Journalist and photographer Vivek Menezes was in Bangladesh for a literature festival a week after Prime Minister Narendra Modi’s demonetisation announcement when he came across a curious problem.
He had gone to a souvenir shop a fair distance from his hotel to buy gifts for people back home. Given the chaos at banks just before he left, Menezes had been unable to withdraw foreign exchange from his home in Goa. He had decided to rely on his international debit card, which automatically deducts the transaction charge for converting the Indian currency in Menezes’ account to currencies being dispensed in machines abroad.
When he went to make the transaction, worth 4,500 Bangladeshi takas or around Rs 3,850, the machine declined his card. Puzzled, Menezes went to another store in the same complex, where he also found his card declined. He then decided to withdraw a few thousand takas from an ATM nearby. That transaction failed as well.
“I have a Visa debit card with a chip that I have used all over the world, even as far as Argentina,” Menezes said. “This was the first time this has happened to me.”
He later realised that the cap on withdrawals that had been applied to all Indian debit cards to ration the distribution of cash in the face of a shortage also seemed to apply to withdrawals in foreign currencies – which have not been demonetised and are therefore not in short supply. In the three weeks since the announcement, the limit on withdrawals has shifted from Rs 2,500 each day to Rs 4,500 and now Rs 2,000.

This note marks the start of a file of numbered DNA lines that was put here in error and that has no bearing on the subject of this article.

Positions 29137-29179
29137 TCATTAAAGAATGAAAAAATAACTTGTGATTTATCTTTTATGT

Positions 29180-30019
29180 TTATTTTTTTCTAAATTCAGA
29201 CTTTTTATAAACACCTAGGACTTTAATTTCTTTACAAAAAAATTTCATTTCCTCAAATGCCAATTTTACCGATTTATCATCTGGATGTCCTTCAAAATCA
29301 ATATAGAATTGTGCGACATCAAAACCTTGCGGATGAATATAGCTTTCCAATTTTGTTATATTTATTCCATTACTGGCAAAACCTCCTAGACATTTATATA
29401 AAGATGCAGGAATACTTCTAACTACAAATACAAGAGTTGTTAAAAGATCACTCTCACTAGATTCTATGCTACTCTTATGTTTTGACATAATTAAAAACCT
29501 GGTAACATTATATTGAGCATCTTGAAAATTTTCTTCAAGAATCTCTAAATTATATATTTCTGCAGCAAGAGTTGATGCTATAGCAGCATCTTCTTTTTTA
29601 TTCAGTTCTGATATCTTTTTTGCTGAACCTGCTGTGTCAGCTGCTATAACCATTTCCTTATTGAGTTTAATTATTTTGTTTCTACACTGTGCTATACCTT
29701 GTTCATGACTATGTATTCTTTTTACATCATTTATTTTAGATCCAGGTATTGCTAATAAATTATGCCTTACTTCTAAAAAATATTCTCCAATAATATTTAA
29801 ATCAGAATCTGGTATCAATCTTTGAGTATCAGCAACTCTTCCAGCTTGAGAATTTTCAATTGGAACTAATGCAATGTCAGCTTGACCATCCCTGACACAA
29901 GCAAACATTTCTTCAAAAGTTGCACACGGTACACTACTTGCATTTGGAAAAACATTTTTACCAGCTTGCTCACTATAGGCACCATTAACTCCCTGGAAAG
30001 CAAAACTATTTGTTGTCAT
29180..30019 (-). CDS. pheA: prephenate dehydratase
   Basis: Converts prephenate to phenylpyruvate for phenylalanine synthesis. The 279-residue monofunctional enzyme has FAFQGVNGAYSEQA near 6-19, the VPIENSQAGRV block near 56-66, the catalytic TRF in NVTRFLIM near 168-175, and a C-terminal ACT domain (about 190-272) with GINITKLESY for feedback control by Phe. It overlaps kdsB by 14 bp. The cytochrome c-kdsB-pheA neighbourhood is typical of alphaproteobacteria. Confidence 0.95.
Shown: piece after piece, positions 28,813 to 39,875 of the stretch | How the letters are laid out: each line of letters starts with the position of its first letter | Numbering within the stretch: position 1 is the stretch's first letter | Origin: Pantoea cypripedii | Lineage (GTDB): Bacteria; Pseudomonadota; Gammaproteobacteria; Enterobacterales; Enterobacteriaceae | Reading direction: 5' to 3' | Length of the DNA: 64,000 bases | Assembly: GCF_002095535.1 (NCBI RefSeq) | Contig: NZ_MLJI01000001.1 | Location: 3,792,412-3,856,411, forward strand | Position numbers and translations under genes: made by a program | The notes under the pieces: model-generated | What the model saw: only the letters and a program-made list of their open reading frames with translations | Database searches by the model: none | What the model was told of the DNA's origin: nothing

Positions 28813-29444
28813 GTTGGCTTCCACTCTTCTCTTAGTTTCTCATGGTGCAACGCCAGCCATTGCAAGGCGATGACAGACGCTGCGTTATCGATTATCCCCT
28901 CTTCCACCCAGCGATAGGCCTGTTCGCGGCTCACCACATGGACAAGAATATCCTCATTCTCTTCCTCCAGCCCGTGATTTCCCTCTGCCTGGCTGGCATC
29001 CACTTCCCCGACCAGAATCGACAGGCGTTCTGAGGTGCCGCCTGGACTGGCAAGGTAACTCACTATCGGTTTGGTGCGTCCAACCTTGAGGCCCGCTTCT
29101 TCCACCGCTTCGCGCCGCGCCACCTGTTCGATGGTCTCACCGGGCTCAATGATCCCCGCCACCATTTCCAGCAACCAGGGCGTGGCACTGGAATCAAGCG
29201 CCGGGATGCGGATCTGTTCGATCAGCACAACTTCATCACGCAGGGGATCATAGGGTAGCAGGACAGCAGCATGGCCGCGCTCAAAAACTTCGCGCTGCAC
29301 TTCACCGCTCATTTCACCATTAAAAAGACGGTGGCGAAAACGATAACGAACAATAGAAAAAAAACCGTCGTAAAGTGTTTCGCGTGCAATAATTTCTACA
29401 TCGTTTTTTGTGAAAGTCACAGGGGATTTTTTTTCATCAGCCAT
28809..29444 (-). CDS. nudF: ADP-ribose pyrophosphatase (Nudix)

Photographer Dayanita Singh was also caught unawares while in London the week after the declaration of demonetisation. Singh had an international debit card from HDFC with her, along with a credit card. She did not convert currency before leaving India, thinking to rely instead, as she ordinarily does, on her cards for any transactions.
On November 14, she thought to withdraw 200 pounds in cash from her debit card to keep in hand.
“When I went to the ATM, it said that I could not withdraw that amount,” Singh said. “I tried again with 100, 50, 30 and then finally 20 pounds, which the ATM finally accepted. That was when I realised there was a cap on my card.”
Singh was able to withdraw only 20 pounds each day for the rest of her trip, which she said, was “barely enough for a coffee and sandwich for myself, let alone for me to ask others to join me.”
“It was not a big deal for me as I did not get stranded,” Singh said. “But if my credit card had also stopped working, what would I have done?”
The Reserve Bank of India had no explanation for the problem and has forwarded Scroll.in’s emailed query to the government.
“This is a complicated issue,” said Alpana Killawala, chief general manager of the department of communications at the Reserve Bank. “We are consulting the government on this question and will issue a notification on our website when we have some clarity on it.”
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